For the 1,071 unaccompanied minors who have crossed the southwest border this year and ended up in Louisiana, the path to a future in the U.S. runs through a courtroom on the 24th floor of an office tower in the heart of New Orleans.
Here, past the heavy doors and security guards, a rotating detail of judges determines the fate of the immigrant children streaming across the border and into the state. As they arrive in record numbers, the New Orleans Immigration Court is buckling under the strain.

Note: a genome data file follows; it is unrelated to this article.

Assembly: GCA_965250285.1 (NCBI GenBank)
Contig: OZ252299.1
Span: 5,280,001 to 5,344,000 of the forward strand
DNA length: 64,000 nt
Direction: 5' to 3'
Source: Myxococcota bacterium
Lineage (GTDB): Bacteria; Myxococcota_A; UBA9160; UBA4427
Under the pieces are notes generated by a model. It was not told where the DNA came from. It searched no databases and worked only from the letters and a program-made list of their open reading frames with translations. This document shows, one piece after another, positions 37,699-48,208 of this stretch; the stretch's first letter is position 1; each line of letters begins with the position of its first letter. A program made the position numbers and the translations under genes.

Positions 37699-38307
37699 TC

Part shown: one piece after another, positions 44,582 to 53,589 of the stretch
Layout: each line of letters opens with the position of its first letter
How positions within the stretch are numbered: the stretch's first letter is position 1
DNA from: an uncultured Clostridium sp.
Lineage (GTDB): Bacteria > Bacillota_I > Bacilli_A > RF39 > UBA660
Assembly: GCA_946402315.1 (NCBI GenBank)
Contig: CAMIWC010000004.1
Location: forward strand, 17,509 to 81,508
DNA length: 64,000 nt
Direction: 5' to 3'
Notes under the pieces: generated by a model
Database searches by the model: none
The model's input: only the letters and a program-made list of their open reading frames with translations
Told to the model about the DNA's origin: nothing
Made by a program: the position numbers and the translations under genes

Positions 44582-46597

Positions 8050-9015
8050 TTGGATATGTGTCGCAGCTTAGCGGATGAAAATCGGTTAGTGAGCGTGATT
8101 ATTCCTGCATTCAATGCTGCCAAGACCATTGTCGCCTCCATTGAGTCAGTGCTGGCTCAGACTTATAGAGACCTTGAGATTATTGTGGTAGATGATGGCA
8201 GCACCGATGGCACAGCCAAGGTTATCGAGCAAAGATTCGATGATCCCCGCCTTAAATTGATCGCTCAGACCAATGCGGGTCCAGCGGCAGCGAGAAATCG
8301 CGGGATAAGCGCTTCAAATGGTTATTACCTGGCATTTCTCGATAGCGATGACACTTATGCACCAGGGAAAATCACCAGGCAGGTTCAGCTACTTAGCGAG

During the first six months of 2014, the court has taken on 450 juvenile immigration cases, according to government records obtained by Syracuse University’s Transactional Records Access Clearinghouse (TRAC). That number puts the court on pace to shatter last year’s total of 540 cases. Three years ago, it had 71.
New Orleans’ struggle is part of a pattern. Nationwide, immigration courts have…
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